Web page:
Society

My body is a temple…

From Buddha to bathhouse

Is cleanliness next to godliness? Well, the Beibei district government seems to think so. A 1,600 year old Buddhist temple in this suburban neighbourhood of Chongqing is being forced to make room for a… um, bathhouse.

According to China Economic Times, the developer of the bathhouse, Bolian Group, was commissioned by the Beibei district government to build a giant spa centre, which will surround the Wenquan temple.

But the monks in Wenquan lament that the bathhouse will disrupt the tranquil Buddhist environment. “How can a worshipper accept scantily clad bathers walking among them? Why can’t they [the developers] give us peace and leave us alone?” said one of the exasperated monks. Already, worshippers have been turned away from the temple since construction began; the monks complained that even the incense has stopped burning.

The government’s decision to build a bathhouse next to the temple has riled the Chinese cyberspace community too, which has been encouraged to stand up to the “rampant destruction of an ancient relic,” by the blogging of a tech-savvy monk.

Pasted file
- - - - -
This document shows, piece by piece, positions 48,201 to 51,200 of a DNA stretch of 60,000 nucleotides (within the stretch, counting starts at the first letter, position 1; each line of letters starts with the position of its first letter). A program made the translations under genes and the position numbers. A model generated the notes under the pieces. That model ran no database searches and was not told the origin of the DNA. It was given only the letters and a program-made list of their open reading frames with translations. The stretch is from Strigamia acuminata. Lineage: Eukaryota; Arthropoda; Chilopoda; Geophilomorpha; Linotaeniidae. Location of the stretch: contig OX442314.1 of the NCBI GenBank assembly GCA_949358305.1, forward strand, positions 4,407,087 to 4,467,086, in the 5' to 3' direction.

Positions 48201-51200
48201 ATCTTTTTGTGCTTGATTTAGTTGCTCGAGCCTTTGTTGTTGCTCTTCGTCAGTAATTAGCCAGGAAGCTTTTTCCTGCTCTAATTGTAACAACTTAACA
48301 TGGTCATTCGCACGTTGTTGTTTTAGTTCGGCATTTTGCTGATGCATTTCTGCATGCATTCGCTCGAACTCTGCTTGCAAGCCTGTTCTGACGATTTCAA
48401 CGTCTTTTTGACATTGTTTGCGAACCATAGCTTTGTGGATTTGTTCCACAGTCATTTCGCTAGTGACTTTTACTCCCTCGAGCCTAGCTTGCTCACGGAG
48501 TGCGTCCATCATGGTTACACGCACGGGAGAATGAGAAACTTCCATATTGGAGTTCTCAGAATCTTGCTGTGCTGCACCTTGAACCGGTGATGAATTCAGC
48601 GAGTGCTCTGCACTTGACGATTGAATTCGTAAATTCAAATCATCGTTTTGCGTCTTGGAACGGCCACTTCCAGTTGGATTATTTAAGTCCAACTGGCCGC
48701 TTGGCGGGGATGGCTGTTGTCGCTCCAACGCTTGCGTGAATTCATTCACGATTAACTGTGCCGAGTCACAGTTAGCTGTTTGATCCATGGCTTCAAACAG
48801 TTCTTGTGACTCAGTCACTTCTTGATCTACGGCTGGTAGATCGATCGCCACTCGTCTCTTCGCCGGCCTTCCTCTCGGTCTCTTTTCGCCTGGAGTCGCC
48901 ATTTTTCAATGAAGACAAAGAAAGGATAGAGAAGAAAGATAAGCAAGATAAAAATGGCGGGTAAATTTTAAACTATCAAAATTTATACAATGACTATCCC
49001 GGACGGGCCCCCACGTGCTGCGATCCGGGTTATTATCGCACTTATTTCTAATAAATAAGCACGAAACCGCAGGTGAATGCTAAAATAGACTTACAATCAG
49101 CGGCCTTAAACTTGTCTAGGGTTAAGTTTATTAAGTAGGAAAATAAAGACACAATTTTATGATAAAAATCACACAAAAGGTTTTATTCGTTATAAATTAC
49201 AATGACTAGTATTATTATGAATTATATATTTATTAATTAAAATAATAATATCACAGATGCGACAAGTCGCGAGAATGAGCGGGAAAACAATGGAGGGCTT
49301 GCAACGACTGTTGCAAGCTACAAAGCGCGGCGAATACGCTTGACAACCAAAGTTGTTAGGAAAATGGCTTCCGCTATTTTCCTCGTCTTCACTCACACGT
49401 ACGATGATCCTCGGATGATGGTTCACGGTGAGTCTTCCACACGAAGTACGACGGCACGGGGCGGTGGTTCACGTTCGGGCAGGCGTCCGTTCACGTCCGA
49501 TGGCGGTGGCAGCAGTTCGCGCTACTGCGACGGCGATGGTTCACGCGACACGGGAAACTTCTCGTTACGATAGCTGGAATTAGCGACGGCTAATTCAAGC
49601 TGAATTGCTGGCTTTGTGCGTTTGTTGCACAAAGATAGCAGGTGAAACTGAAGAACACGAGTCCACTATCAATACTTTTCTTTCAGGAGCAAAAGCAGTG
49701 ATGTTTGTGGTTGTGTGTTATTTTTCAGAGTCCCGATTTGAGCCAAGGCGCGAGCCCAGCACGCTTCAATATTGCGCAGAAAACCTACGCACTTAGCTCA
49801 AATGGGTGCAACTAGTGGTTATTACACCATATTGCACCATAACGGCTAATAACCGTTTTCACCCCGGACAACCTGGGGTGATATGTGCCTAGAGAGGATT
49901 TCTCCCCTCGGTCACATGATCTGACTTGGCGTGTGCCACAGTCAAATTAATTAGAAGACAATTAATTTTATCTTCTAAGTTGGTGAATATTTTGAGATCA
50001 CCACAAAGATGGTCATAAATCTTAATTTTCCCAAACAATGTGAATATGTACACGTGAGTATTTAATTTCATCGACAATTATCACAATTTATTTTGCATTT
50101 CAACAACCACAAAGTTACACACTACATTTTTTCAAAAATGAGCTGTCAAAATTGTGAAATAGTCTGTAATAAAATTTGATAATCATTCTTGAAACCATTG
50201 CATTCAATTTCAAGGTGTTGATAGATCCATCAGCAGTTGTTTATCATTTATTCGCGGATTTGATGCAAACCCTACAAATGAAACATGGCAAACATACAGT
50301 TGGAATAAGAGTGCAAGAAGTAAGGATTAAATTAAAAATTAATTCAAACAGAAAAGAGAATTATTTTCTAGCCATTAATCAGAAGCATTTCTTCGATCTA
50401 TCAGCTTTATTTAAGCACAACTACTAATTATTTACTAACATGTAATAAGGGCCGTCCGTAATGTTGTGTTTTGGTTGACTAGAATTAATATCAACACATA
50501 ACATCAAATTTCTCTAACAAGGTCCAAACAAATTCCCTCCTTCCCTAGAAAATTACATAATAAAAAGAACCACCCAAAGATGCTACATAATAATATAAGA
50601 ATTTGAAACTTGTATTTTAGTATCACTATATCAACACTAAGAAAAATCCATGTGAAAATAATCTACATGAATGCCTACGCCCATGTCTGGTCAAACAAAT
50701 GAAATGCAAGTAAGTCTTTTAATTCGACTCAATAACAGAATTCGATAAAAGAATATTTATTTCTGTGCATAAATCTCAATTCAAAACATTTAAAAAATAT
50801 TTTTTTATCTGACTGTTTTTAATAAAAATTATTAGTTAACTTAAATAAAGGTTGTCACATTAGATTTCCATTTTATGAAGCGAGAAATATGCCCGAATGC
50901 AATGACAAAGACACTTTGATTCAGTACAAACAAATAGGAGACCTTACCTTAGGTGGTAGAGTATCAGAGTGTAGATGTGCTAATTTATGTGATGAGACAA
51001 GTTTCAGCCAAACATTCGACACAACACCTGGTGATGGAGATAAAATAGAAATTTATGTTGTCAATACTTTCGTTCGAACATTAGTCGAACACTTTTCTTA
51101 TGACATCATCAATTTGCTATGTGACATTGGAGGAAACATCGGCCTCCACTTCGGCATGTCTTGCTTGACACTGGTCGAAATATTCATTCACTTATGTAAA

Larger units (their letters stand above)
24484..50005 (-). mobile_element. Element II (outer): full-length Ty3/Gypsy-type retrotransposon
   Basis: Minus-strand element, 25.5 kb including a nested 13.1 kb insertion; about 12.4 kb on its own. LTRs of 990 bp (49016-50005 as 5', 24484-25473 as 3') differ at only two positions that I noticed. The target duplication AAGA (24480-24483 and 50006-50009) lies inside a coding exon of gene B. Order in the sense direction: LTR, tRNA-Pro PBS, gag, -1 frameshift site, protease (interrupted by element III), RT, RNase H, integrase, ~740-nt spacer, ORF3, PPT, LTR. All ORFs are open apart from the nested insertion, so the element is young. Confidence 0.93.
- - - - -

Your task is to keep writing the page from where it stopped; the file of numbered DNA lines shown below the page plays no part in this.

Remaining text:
Bathhouses in China have a less than spotless reputation and have been known to offer “other services” (see WiC1). One netizen went as far to accuse the local government of colluding with moneyed capitalists to turn the ancient temple of worship into a “brothel”.

The monks now demand that the developer build a wall around the temple’s property to block unsightly views of naked bathers. Also, the monks insist that patrons of the bathhouse do not pass through the temple to access the facility.

“If they insist that we find another road, we will have to think about pulling out our investment,” says Wang Min, a company executive at Bolian. The developer finds the monks’ demands dispiriting: “This project should be beneficial for both sides, why do things have to end like this?”

The story is another example of the less than perfect marriage between cultural and commercial interests in China.

The Beibei government, which owns the property rights to the temple, seems to be more focused on the commercial value of the bathhouse.

The monks think it should be more concerned with the cultural integrity of their Buddhist temple. Such clashes have become increasingly prevalent since the era of economic reform began.

But in a small victory for the monks, officials from Chongqing’s city government have rejected the developer’s proposal to take on management of the temple, and to integrate it with their spa business.


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